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Michael J. Fox reflects on the progress made in ultimately finding a cure for Parkinson’s Disease

Since publicly disclosing his 1991 diagnosis and launching the Michael J. Fox Foundation for Parkinson’s Research in 2000, actor Michael J. Fox, 59, has been an advocate in the crusade to find a cure. 

Partnered with Shake It Up Australia Foundation, an aggressively funded research agenda to the value of over $15million (AUD), has ensured not only the fight to find a cure, but also the development of improved therapies for those with the disease.   

In a statement to Daily Mail Australia for World Parkinson’s Day, this Sunday April 11, Michael said he’s ‘absolutely certain’ they are ‘tip of the spear’ in finding a cure. 

‘We’re tip of the spear’: Michael J. Fox, 59, reflected on progress made in ultimately finding a cure for Parkinson’s Disease – as the latest groundbreaking research in Australia is revealed. Pictured in 2015

The Michael J. Fox Foundation has already funded $1billion (USD) in research in under 20 years.   

‘One billion dollars is a lot of money, and twenty years seems like a long time, but in research terms, we’re high-velocity,’ Michael said.

He continued: ‘In the quest to cure Parkinson’s, we’re absolutely certain we are the tip of the spear.’   

In 2006, his foundation donated just under $1million (USD) to the University of Melbourne to aid further research, and soon after formed a partnership with Shake It Up Australia foundation, founded in 2011 by Clyde Campbell. 

Advocate: The Michael J. Fox Foundation has funded $1billion (USD) in research in under 20 years. 'One billion dollars is a lot of money, and twenty years seems like a long time, but in research terms, we're high-velocity. In the quest to cure Parkinson's, we're absolutely certain we are the tip of the spear,' Michael said. Pictured with wife Tracy Pollan in 2019

Advocate: The Michael J. Fox Foundation has funded $1billion (USD) in research in under 20 years. ‘One billion dollars is a lot of money, and twenty years seems like a long time, but in research terms, we’re high-velocity. In the quest to cure Parkinson’s, we’re absolutely certain we are the tip of the spear,’ Michael said. Pictured with wife Tracy Pollan in 2019

In the 10 years since Shake It Up’s inception, the foundation, co-funded with The Michael J. Fox Foundation, has enabled research projects across 13 Australian research institutes to the value of over $15million (AUD).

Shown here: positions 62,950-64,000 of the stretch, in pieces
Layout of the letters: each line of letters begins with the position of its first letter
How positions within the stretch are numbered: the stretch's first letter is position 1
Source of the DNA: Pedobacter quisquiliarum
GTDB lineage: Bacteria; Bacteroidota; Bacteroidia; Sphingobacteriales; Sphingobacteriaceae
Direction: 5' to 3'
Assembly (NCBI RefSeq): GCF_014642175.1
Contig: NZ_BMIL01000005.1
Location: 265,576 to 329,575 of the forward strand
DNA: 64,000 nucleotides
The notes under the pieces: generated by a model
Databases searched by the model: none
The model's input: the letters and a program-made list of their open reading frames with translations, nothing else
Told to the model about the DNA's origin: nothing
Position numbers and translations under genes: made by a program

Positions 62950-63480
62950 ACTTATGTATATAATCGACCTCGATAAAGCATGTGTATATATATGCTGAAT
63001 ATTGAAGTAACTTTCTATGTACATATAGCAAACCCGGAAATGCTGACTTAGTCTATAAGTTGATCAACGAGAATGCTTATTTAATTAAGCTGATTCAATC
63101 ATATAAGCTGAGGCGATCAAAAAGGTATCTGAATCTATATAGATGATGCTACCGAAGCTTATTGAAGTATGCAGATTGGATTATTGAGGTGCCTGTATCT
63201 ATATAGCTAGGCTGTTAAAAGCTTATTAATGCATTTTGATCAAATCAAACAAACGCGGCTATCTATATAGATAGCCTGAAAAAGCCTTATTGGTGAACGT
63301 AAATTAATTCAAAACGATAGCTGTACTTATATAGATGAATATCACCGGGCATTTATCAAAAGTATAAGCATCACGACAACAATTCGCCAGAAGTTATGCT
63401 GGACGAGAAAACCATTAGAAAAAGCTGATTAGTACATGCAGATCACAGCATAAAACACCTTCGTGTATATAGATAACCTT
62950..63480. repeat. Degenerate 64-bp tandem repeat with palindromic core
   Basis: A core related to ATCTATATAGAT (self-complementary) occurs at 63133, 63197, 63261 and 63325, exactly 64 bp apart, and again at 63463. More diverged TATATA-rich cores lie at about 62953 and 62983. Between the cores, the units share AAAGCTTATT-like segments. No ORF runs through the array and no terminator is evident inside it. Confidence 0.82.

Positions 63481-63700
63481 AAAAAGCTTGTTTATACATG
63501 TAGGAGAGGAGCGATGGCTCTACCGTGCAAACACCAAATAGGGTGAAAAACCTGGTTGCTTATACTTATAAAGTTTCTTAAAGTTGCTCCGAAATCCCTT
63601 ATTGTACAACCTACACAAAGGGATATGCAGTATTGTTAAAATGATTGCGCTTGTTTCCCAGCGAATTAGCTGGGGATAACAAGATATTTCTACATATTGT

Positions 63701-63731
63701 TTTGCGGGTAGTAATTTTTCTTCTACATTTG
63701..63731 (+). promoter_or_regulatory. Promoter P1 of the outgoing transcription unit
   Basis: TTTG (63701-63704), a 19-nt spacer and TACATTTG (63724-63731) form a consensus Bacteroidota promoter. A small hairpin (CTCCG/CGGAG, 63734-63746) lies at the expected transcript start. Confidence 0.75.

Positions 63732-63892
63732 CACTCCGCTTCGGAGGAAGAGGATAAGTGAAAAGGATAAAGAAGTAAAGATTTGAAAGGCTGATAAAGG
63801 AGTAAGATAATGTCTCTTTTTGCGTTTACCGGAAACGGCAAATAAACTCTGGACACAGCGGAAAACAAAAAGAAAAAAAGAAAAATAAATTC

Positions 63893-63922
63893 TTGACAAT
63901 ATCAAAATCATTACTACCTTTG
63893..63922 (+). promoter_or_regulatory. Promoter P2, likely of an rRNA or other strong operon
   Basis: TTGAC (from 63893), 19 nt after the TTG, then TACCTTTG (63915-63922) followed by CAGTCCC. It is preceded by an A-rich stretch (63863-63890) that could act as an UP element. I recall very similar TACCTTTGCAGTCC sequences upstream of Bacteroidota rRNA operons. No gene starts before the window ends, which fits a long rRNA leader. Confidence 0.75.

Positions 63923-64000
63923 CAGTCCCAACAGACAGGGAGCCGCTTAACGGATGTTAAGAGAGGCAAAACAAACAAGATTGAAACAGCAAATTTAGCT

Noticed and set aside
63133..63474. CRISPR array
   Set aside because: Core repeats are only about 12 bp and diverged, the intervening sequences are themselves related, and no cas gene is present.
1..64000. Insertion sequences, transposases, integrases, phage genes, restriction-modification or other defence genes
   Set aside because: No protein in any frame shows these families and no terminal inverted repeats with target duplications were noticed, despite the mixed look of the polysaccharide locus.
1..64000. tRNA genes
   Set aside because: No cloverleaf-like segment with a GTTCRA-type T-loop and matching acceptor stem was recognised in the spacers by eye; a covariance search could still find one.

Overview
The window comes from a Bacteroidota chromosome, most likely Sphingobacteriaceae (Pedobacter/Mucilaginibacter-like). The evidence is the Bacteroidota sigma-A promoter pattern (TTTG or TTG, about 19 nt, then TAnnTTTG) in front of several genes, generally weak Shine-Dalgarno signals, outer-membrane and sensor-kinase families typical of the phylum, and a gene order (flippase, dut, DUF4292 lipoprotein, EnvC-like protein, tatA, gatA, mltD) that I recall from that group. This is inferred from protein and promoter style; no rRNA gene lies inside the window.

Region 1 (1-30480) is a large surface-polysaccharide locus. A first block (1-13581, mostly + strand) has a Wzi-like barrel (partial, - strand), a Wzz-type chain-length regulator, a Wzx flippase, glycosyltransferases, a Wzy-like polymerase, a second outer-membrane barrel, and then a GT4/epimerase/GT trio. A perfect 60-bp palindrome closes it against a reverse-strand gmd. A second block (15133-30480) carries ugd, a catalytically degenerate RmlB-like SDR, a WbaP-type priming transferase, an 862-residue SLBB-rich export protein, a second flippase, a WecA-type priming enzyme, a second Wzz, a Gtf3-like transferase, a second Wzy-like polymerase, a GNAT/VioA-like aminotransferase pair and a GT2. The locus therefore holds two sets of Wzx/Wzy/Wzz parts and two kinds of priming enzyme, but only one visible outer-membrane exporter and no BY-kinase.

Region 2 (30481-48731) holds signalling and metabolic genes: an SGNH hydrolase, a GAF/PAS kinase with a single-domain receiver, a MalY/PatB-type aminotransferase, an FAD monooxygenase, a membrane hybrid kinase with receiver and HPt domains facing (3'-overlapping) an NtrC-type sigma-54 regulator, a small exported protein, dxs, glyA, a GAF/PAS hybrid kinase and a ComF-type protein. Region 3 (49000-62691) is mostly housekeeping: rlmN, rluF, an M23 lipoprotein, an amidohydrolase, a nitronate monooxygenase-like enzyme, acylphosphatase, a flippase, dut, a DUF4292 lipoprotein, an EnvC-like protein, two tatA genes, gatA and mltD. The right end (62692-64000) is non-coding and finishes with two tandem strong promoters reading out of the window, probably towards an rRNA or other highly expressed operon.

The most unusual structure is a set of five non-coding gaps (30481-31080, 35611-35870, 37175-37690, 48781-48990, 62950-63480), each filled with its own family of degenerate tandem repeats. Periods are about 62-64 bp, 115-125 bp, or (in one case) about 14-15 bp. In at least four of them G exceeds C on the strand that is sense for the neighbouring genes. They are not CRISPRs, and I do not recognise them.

In Australia, there are over 100,00 living with Parkinson’s Disease, and a further person diagnosed every 40 minutes. 

Groundbreaking research, led by Dr Richard Gordon at the University of Queensland, shows that changes in gut function often come years before the onset of symptoms. 

A significant issue for those with the disease is a slow-down in digestive tract movement, leading to constipation.  

Queensland researchers, backed by Advance Queensland, have begun a human trial in South East Queensland to treat constipation and gut dysfunction.

Groundbreaking research: The Michael J. Fox Foundation has formed a partnership with Shake It Up Australia foundation, founded in 2011 by Clyde Campbell (pictured). The latest groundbreaking research from the University of Queensland shows that changes in gut function often come years before the onset of symptoms

Groundbreaking research: The Michael J. Fox Foundation has formed a partnership with Shake It Up Australia foundation, founded in 2011 by Clyde Campbell (pictured). The latest groundbreaking research from the University of Queensland shows that changes in gut function often come years before the onset of symptoms 

What is Parkinson’s Disease?

* A progressive, degenerative neurological condition that affects a person’s control of their body movements

* The disease affects an estimated 10 million individuals worldwide – 100,000 in Australia 

* Symptoms can include slowed movement (bradykinesia), rigid muscles, resting tremors, sleep difficulties, a loss of smell, apathy and fatigue

Source: Shake It Up Australia Foundation  

The research team have screened more than 20 people with Parkinson’s who have expressed interest in the trial.

It will determine if a new treatment can restore beneficial gut microbiome species and improve symptoms such as constipation in Parkinson’s disease patients. 

Innovation Minister Stirling Hinchliffe said ‘the trial will determine if a targeted treatment can restore specific beneficial gut bacteria that are known to be substantially reduced in people with Parkinson’s’. 

Clyde Campbell said: ‘The gut microbiome is emerging as an important area for Parkinson’s research,’ adding that he’s excited to be supporting researchers in Queensland to ‘accelerate new treatments targeting the microbiome’. 

Shake It Up invites Australians to Pause 4 Parkinson’s this April, and draw awareness by donating or hosting a fundraising event with family, friends and colleagues.  

To get involved with the Michael J. Fox Foundation this month, including virtual ways to connect, visit the Parkinson’s Awareness Month activities page.       

Worthy cause: World Parkinson's Day is this Sunday, April 11. Shake It Up Australia Foundation invites Australians to Pause 4 Parkinson's this April, and draw awareness by donating or hosting a fundraising event with family, friends and colleagues

Worthy cause: World Parkinson’s Day is this Sunday, April 11. Shake It Up Australia Foundation invites Australians to Pause 4 Parkinson’s this April, and draw awareness by donating or hosting a fundraising event with family, friends and colleagues 


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